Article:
So, what is the universally accepted definition of a “real” writer?
When can I tell people, “I’m an author” without feeling like I’m stretching the truth so thin you could read quite small print through it?
Published authors who have achieved what I would call a universally accepted definition of “success” have something to say about this question. Let’s take their definition as a correct one, because we can all assume they know what they’re talking about.
Their views on the subject boil down to: If you are writing things down, you are a writer. Full stop. They say nothing about being published, numbers of books sold, money, careers, fans, or personal satisfaction.
If you put down your thoughts using the written word, you are a writer.
This post by Jerry Jenkins sums it up nicely. Like the others he says you know you’re a writer when you’re writing but in a new twist he adds in the requirement of conscious growth.
” . . . real writers want the feedback. They want to get better, to learn, to grow, to succeed.” (Linked article, 7/20/15). In his definition it’s not enough just to put words down on paper and leave it at that or say, ‘I write some and talk about writing and read about writing and most of all talk about the writing I’m going to do’. You must write and also want to do it well. You must put in the work and feel the drive to improve.
There’s a lot of truth in that. It’s possible I agree with him because he confirms my own thoughts (and that’s always nice) but I do want to learn and grow and succeed. I want to soak up everything and get my words on the page in a way that will not only suck readers in, it will stick in their minds.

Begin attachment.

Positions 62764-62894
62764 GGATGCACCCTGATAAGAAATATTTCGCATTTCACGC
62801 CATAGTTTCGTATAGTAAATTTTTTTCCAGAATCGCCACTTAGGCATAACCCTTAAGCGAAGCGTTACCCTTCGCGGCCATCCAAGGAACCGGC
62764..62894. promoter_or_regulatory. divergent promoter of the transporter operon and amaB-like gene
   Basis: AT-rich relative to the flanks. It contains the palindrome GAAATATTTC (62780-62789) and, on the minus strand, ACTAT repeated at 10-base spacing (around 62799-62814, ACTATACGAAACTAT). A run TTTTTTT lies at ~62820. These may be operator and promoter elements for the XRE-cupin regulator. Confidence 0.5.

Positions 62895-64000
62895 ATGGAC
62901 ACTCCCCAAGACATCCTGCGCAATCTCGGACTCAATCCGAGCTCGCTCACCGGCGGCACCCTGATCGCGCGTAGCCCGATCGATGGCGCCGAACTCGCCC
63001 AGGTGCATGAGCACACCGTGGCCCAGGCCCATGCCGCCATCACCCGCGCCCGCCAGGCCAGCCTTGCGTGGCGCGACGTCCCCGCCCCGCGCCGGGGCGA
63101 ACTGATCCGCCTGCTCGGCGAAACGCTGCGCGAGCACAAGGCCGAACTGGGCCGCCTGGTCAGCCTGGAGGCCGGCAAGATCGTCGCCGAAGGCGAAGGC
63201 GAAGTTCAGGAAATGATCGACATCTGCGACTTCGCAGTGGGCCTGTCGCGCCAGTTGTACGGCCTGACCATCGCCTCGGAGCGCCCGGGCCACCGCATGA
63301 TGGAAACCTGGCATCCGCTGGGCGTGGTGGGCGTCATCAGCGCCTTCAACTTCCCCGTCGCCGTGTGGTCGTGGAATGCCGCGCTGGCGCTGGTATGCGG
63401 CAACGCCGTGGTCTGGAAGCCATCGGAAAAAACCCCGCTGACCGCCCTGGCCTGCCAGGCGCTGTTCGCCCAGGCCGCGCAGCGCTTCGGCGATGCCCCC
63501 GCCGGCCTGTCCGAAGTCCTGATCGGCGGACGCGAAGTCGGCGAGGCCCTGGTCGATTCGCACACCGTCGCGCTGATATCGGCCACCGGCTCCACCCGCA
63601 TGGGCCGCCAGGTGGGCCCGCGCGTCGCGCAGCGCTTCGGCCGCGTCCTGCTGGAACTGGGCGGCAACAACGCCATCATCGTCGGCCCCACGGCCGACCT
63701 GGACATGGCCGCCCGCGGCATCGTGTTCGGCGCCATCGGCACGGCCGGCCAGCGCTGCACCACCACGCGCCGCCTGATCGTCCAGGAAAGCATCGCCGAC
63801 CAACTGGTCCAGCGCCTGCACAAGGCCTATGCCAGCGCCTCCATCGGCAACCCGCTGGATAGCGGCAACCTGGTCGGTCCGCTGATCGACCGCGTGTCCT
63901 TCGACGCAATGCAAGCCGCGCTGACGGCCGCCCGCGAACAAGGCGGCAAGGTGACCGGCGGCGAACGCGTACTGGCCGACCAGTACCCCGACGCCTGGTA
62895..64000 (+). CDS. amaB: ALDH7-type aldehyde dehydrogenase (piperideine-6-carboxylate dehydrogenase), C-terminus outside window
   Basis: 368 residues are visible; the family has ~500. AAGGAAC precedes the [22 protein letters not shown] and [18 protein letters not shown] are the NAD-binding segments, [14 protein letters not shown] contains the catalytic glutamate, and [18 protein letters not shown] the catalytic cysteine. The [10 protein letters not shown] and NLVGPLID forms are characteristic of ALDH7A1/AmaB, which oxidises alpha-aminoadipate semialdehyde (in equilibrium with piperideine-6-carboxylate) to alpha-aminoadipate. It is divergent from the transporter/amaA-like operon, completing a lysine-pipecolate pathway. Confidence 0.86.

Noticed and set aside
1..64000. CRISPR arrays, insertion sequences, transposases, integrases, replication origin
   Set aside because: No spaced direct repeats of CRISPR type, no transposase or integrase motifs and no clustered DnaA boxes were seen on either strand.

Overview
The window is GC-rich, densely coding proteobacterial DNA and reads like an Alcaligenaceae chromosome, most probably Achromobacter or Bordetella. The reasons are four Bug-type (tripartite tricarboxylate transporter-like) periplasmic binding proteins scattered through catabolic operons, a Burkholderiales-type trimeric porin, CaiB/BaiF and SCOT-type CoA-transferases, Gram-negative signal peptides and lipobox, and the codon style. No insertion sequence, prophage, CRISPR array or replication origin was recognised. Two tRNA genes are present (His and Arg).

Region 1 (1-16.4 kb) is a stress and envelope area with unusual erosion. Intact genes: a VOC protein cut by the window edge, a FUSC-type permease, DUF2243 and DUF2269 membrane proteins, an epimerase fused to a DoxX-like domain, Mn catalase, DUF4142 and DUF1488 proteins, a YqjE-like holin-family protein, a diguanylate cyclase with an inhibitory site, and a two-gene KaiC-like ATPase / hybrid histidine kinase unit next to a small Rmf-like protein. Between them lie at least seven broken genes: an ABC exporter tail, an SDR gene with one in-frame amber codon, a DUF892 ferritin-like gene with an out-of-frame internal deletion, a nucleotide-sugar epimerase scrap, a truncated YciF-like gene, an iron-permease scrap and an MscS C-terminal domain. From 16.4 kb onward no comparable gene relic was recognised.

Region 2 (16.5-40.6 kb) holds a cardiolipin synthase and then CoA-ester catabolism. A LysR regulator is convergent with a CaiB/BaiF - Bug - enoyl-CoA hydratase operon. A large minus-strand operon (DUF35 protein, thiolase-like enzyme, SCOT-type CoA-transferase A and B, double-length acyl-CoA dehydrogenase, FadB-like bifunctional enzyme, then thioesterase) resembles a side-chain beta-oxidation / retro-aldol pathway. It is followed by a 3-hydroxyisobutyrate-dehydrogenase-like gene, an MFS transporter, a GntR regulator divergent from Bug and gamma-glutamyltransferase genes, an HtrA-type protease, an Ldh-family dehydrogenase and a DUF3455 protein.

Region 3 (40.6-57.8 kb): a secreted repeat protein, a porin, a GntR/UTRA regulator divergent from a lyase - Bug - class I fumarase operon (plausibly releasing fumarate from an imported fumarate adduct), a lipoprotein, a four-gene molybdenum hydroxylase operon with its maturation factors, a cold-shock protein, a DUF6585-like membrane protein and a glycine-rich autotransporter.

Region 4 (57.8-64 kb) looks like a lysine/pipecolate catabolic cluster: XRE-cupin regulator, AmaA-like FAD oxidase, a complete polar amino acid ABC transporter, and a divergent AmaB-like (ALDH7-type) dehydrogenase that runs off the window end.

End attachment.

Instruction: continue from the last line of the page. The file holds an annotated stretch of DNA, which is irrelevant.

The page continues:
Some of the best times in my life have been sitting in the sunshine slipping into another world through an author’s words. I want to return that favor. I want to seduce readers into caring about the people I create, to trap them in a web of how things could be, not how they are in real life. In, you know, a good way. Not a creepy way.
I genuinely want to hear about what I’m doing wrong so that I can start doing it right. Someday I want my books to mean as much to a reader as my favorite authors have meant to me. A little immodest, I admit, but that’s my goal.
Although it differs from the “if you write you’re a writer” definition it’s still my own personal definition. The goal post that I have marked out for myself. On the day I hear from a reader that they couldn’t put the book down, I will know that I’m a “real” writer. And I hope I will always feel the need to take the criticism and use it to get better.
Photo courtesy: stocksnap.io by Bonnie Kittle